The woman who did her own Olympics
East Ender Jen Offord was so captivated by London 2012 that she decided to tackle all 38 disciplines herself
Sunday 01 September 2013
When Jen Offord puffed her way across the fin-ishing line after a five-kilometre run through London's Bushy Park last weekend it signalled not only the completion of her first triathlon but the culmination of a remarkable Olympic odyssey in which she attempted every one of the 26 sports on the London 2012 programme, embracing 38 different disciplines, in the course of a year. Now all she wanted was a pint.
"I was gasping, exhausted," she said, "but exhilarated at the same time. It had been some journey."
One which began when the curtain came down on a London Games the 30-year-old civil servant from the Olympic heartland of Hackney had actually wanted to get away from. "I have always been a bit sport-phobic, and living in the East End and working in Westminster I thought the disruption would be horrendous and I would be getting it both barrels," she said. "I was a real cynic about the Olympics, and it got to the point when I seriously considered leaving London for the duration."
But she stayed, to be captivated by them. "What grabbed me most was the variety of sports. I felt we had been so saturated in the media with football that we had forgotten there are so many other sports that are truly amazing and quite inspirational. Afterwards I thought I'd like to have a go at one, but I wasn't sure which."
A friend jokingly suggested she should try them all. "I thought, that's not a bad idea. Let's have a bash at the lot."
It was an astonishing volte-face for someone who admits she used to bunk off PE at school. "I did the London Marathon in 2009, but that was as much for exercise as anything. I also went to a few gym classes, but the primary motivation for that was to enable me to eat more cake!" So, hard on the heels of Lord Coe's Inspire A Generation came Inspire A Jen, a one-woman mission of truly Olympian proportions which she started with a canoe sprint at the Stoke Newington reservoir: "Tremendous fun and so exciting."
Following this she ran the gamut of sport from archery to wrestling, producing an illuminating and amusing blog* which attracted support from Dame Kelly Holmes and offers of tuition and advice from several members of 2012's Team GB. Among them was Sebastian Prieto, who taught her the rudiments of handball, and hockey's Chloe Rogers.
The former Olympic medallist Kate Allenby took her through the rigours of the modern pentathlon — fencing, showjumping, running, swimming and pistol shooting — and was sufficiently impressed to report: "Jen put herself outside her comfort zone on so many occasions, yet she was really positive and outgoing about the whole challenge. She was very easy to coach, taking information on board and putting it into practice."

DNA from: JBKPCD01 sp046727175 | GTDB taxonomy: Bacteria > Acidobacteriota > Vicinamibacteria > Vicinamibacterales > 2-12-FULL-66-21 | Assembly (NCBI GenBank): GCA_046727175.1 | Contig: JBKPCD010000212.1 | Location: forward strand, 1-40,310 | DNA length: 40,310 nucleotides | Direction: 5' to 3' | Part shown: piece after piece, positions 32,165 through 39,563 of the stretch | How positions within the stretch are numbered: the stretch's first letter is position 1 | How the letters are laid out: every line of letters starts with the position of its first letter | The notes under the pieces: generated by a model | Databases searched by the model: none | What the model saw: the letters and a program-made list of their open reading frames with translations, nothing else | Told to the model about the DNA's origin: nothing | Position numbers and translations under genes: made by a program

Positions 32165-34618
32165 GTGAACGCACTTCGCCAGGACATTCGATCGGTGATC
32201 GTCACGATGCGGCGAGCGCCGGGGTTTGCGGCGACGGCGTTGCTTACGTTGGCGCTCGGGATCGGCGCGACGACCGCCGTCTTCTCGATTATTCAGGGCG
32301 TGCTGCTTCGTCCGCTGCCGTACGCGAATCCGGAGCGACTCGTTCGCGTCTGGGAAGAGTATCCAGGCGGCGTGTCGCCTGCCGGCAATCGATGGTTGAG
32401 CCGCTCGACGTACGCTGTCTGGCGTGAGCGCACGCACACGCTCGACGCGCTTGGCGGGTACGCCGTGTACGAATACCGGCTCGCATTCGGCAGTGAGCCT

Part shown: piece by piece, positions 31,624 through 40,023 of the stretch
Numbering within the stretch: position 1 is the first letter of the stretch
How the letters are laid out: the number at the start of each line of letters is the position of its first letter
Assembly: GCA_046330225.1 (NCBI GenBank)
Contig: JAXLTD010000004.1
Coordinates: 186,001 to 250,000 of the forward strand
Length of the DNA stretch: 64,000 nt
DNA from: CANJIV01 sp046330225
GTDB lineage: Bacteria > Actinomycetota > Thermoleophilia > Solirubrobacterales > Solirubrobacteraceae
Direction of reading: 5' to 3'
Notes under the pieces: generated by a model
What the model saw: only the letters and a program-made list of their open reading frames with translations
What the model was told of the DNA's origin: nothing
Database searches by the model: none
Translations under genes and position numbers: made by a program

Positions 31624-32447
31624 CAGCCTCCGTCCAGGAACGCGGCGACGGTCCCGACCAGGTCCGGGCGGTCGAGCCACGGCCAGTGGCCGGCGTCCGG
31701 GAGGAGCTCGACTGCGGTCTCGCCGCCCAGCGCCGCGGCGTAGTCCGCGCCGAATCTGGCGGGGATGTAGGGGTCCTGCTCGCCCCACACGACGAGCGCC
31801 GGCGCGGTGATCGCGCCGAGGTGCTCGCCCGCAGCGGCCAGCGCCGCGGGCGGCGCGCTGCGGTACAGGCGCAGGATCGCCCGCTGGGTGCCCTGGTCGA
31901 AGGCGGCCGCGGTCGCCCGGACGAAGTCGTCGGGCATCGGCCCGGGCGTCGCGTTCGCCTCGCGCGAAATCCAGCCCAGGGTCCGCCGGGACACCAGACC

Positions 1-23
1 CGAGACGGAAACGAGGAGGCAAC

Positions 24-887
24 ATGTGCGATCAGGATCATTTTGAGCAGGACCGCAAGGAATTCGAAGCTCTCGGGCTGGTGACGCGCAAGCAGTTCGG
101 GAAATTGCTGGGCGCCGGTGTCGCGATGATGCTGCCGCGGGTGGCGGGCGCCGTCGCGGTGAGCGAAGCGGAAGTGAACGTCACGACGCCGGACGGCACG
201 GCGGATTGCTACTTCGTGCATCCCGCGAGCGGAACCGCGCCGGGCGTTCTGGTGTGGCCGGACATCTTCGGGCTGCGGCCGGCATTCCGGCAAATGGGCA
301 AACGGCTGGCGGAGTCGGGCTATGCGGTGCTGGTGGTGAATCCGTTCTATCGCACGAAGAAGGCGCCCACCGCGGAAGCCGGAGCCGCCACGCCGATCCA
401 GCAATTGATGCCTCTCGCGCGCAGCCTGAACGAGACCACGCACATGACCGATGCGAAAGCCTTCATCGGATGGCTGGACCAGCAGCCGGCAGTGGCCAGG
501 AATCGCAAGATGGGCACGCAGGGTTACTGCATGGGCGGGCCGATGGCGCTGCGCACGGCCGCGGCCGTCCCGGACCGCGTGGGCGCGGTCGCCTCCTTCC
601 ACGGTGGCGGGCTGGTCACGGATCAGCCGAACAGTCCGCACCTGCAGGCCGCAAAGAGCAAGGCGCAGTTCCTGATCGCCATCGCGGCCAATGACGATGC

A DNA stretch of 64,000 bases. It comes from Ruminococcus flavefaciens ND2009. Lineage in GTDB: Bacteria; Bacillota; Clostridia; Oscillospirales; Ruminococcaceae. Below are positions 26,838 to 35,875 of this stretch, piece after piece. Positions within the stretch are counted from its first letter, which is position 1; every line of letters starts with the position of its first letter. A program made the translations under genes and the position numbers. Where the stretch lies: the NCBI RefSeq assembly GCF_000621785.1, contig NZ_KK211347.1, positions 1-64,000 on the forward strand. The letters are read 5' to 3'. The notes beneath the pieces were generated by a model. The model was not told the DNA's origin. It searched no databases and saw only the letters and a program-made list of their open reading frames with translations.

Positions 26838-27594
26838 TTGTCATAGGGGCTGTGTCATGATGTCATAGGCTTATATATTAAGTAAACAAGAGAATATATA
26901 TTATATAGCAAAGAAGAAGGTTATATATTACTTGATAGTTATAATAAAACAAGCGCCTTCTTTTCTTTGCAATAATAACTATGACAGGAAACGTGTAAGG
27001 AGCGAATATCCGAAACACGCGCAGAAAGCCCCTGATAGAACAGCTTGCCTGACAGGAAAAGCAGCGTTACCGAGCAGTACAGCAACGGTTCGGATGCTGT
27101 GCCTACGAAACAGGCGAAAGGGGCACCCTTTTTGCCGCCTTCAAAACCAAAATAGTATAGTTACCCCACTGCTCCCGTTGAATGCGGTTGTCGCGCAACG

Offord says water polo was the hardest discipline and synchronised swimming the weirdest, the latter "all rather cliquey." Boxing she found the most fascinating. "Trying it totally changed my view of the sport. Beforehand I thought it was about a bunch of gnarly-eared blokes lumping each other's brains out. It turns out there's quite a bit more to it — it's incredibly skilful, for a start."
After trying the Girls in Gloves scheme with instructor Naomi Gibson at the Body Studio in Shoreditch, she blogged: "Naomi tells me, 'Keep your arms up to protect your boobs — you do NOT want to get punched on the tit.' Damn straight. I don't really want to get punched anywhere. This sport has taught me that I'm all mouth and no trousers, a massive wuss and surprisingly averse to the idea of punching someone in the face, but the training sessions are amazing."
Offord says she has enjoyed so many sports that it is hard to choose one to stick with permanently. "I was surprised to find I was quite good at gymnastics and track cycling, so cycling is high on my list. But I have learned that you don't have to be good at sport to enjoy it."
Although she never envisaged her groundbreaking project as a giant step for womankind, she does offer a message that sport should have no gender barriers: "Unless participation actually depends on you having male sex organs, how can a sport not be 'a woman's sport'? If you've ever believed anyone who told you that participation in a sport depended on you having male sex organs, frankly, you've been had.
"I also think that we're not exposed to enough variety of sport. Teenagers aren't necessarily inspired to try anything beyond the mainstream sports that are on offer at school, so they don't think there is something out there for them.
"I'm almost certain that anyone could find a sport that they enjoy, and take considerable health and social benefits from – they just don't necessarily know what it is yet.
"In light of my experiences my views on sport have completely changed. I'm fitter, stronger and happier as well." And full of the Olympic spirit.
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